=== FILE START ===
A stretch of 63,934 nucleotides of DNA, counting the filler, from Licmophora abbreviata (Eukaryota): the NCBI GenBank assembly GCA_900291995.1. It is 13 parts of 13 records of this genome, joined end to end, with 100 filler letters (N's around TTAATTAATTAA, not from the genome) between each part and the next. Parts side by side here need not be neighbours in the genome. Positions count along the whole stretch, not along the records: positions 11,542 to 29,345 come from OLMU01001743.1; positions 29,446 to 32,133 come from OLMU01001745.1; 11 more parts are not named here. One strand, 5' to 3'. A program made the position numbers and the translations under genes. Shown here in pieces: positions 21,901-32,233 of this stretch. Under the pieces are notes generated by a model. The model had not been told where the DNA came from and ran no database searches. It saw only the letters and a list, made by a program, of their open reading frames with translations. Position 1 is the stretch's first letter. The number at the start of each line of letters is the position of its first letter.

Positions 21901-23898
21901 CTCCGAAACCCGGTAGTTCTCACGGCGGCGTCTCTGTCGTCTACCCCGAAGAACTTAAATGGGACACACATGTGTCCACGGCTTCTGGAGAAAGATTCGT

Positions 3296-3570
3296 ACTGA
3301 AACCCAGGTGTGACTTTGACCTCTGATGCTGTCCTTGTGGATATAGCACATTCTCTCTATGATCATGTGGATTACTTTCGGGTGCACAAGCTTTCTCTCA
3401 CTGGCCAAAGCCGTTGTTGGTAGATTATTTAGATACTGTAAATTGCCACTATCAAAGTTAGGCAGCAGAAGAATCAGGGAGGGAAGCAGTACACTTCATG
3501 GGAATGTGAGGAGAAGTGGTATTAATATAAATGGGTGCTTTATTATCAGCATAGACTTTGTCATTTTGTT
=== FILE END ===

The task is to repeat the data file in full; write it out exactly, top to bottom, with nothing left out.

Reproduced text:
A stretch of 63,934 nucleotides of DNA, counting the filler, from Licmophora abbreviata (Eukaryota): the NCBI GenBank assembly GCA_900291995.1. It is 13 parts of 13 records of this genome, joined end to end, with 100 filler letters (N's around TTAATTAATTAA, not from the genome) between each part and the next. Parts side by side here need not be neighbours in the genome. Positions count along the whole stretch, not along the records: positions 11,542 to 29,345 come from OLMU01001743.1; positions 29,446 to 32,133 come from OLMU01001745.1; 11 more parts are not named here. One strand, 5' to 3'. A program made the position numbers and the translations under genes. Shown here in pieces: positions 21,901-32,233 of this stretch. Under the pieces are notes generated by a model. The model had not been told where the DNA came from and ran no database searches. It saw only the letters and a list, made by a program, of their open reading frames with translations. Position 1 is the stretch's first letter. The number at the start of each line of letters is the position of its first letter.

Positions 21901-23898
21901 CTCCGAAACCCGGTAGTTCTCACGGCGGCGTCTCTGTCGTCTACCCCGAAGAACTTAAATGGGACACACATGTGTCCACGGCTTCTGGAGAAAGATTCGT

Positions 3296-3570
3296 ACTGA
3301 AACCCAGGTGTGACTTTGACCTCTGATGCTGTCCTTGTGGATATAGCACATTCTCTCTATGATCATGTGGATTACTTTCGGGTGCACAAGCTTTCTCTCA
3401 CTGGCCAAAGCCGTTGTTGGTAGATTATTTAGATACTGTAAATTGCCACTATCAAAGTTAGGCAGCAGAAGAATCAGGGAGGGAAGCAGTACACTTCATG
3501 GGAATGTGAGGAGAAGTGGTATTAATATAAATGGGTGCTTTATTATCAGCATAGACTTTGTCATTTTGTT